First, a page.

Maria Santizo vs Seniesa Estrada

Maria Santizo Looking to Beat Seniesa Estrada


By Felipe Leon


The dream of every fighter around the world is to fight in the United States.  That dream will be a reality for Guatemala’s Maria Micheo Santizo this Saturday night when she puts up her undefeated record for a chance at a world title.  It will not be easy since across the ring from her will be current WBA minimum world title and unbeaten Seniesa “Super Bad” Estrada of East Los Angeles, California.


Santizo (9-0, 5 KOs) challenges Estrada (21-0, 8 KOs) for the WBA title at AT&T Arena in San Antonio, Texas on Saturday Dec. 18. DAZN will stream the Golden Boy Promotions card that includes former super middleweight world champion Gilberto “Zurdo” Ramirez facing Cuba’s Yunieski Gonzalez.


“This is what we have been working for, we have trained to win,” Micheo Santizo stated in an exclusive interview with  “On Saturday night we are going to see the work we have done with that goal in mind.  Right now we are very focused in this fight.  We have plans but to speak of that is illogical, right now we are looking to beat one of the best current female fighters. We are going to give a great fight; we are coming for war.”


“What I can assure the public is that this will be a great fight,” she continued.  “We are going to leave our heart in that ring and we will give the fans a surprise.”


The 36-year-old Micheo Santizo, the oldest of five sisters, began in combat sports practicing karate for most of her life.  With that founding experience in karate, she switched to boxing later in life and fell in love with the sport.  Soon thereafter she founded a boxing academy in her native Guatemala.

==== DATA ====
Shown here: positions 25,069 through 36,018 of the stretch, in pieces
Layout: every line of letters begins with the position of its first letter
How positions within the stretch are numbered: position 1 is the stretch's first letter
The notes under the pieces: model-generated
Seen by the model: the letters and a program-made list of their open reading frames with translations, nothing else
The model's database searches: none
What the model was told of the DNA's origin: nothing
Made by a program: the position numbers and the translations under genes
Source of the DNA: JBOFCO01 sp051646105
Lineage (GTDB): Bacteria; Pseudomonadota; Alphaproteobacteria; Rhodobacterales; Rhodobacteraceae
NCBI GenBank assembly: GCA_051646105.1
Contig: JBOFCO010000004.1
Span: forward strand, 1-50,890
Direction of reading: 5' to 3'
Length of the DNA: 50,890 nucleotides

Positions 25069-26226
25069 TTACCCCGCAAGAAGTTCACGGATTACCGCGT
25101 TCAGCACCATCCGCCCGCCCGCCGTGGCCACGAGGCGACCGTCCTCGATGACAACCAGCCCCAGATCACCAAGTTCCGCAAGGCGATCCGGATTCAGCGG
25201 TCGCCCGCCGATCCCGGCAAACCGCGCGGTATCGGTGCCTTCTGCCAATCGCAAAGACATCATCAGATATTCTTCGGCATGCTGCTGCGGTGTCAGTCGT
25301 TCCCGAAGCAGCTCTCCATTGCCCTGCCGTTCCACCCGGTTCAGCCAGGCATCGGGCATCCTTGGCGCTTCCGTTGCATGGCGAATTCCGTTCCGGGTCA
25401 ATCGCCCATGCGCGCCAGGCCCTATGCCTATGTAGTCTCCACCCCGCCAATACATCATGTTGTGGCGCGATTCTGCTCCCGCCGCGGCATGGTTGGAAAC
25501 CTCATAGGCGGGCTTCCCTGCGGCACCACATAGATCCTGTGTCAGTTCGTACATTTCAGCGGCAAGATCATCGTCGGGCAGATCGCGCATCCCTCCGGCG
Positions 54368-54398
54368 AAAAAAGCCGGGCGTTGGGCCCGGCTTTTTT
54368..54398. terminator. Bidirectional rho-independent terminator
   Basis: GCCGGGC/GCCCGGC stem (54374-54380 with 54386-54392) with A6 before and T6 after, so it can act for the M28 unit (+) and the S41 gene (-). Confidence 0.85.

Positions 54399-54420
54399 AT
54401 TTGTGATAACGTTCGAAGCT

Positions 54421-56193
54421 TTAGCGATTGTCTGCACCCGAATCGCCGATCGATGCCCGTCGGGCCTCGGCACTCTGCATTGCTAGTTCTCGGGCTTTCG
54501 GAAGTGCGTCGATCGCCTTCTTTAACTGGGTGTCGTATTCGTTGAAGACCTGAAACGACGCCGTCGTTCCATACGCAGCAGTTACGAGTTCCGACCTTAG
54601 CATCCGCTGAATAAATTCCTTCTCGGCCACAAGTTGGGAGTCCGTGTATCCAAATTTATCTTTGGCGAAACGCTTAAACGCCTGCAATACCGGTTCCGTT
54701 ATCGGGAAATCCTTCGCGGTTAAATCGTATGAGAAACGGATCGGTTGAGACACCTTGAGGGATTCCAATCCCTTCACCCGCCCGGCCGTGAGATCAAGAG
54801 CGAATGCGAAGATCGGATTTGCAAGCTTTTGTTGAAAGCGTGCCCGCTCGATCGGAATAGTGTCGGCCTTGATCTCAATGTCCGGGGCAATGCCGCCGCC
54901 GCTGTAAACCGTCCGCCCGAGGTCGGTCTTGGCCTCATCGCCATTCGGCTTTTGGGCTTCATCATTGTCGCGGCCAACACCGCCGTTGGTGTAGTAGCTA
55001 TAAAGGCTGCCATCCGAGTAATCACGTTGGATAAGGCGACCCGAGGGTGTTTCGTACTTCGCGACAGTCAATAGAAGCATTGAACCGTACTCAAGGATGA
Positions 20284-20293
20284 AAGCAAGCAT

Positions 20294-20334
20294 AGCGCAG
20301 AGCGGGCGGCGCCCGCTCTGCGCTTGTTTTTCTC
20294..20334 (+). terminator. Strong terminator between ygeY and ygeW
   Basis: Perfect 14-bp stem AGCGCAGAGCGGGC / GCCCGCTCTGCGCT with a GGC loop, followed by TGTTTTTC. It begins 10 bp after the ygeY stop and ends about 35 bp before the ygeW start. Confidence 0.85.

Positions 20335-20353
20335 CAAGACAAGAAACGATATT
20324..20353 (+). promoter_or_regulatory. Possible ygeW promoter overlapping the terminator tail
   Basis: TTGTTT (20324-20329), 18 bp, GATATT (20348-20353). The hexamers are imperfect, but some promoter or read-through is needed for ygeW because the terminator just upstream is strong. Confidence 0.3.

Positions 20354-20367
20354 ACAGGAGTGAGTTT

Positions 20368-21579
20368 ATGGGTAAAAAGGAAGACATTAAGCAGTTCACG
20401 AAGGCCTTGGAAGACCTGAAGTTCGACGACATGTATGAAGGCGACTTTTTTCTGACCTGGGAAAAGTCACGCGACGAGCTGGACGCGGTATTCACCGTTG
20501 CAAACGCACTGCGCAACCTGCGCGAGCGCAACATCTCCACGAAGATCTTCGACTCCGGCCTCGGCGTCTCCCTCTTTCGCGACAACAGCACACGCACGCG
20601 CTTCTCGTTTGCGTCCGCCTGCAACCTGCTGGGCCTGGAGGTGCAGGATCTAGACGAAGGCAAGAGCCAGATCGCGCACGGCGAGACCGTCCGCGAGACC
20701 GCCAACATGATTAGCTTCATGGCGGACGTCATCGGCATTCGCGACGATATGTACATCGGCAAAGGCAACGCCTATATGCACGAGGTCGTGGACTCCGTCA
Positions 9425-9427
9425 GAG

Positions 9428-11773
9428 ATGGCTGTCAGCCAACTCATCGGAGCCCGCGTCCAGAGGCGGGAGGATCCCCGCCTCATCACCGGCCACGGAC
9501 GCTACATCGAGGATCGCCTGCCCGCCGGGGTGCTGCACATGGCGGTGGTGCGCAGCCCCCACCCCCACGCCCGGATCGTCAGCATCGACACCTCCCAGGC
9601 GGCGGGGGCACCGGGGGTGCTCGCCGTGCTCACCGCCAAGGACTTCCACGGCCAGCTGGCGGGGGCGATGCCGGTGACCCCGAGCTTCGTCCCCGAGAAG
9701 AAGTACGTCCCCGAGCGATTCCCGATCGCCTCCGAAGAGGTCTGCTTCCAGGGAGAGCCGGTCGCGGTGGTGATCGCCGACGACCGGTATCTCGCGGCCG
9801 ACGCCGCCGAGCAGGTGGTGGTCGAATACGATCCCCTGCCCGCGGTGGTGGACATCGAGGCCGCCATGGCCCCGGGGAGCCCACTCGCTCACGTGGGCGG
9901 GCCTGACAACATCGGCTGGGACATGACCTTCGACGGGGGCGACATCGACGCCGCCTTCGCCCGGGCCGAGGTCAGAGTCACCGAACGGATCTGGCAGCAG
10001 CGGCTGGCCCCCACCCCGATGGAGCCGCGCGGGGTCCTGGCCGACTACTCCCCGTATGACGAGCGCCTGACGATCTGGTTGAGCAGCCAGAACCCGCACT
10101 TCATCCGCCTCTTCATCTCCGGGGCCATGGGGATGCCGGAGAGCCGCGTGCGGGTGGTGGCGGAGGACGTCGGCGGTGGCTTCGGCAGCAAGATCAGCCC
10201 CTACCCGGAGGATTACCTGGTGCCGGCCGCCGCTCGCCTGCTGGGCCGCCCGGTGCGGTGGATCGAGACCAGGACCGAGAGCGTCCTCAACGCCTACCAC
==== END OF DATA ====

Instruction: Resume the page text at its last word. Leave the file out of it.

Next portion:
She jumped whole heartedly into the sweet science amassing more than 100 amateur fights.  Since there is no professional boxing in Guatemala, she decided to make her pro debut in Mexico in 2018.


“At first we were a bit nervous, unsure of ourselves,” Micheo Santizo said her first fight with smaller gloves and no head gear.  “I remember it was in a bull ring in Jalisco. In that same venue is where Saul ‘Canelo’ Alvarez also made his pro debut.  It was only my trainer and myself.  It was strange to fight without head gear.  Fortunately, everything came out our way.”


After a string of wins Micheo Santizo captured the vacant WBC International female minimum title in her native country, the only bout she has fought in Guatemala.


“That was a different type of nerves,” she remembers. “It was the first time I was going to fight in front of my audience, my whole family was there, all my country men, all my students. It was a different feeling.  We didn’t know how many people were going to go since boxing is not that popular in Guatemala.”


“Despite that, we had a sellout,” she stated.  “I was the first woman from my country to challenge for title of this level. Even though I didn’t have too many fights, the WBC approved this fight because they had seen me fight before and felt I was ready for it.  My opponent was Cynthia ‘La Tormenta” Martinez, a tough and strong fighter.  I won a unanimous decision and it was a great fight for Guatemala.”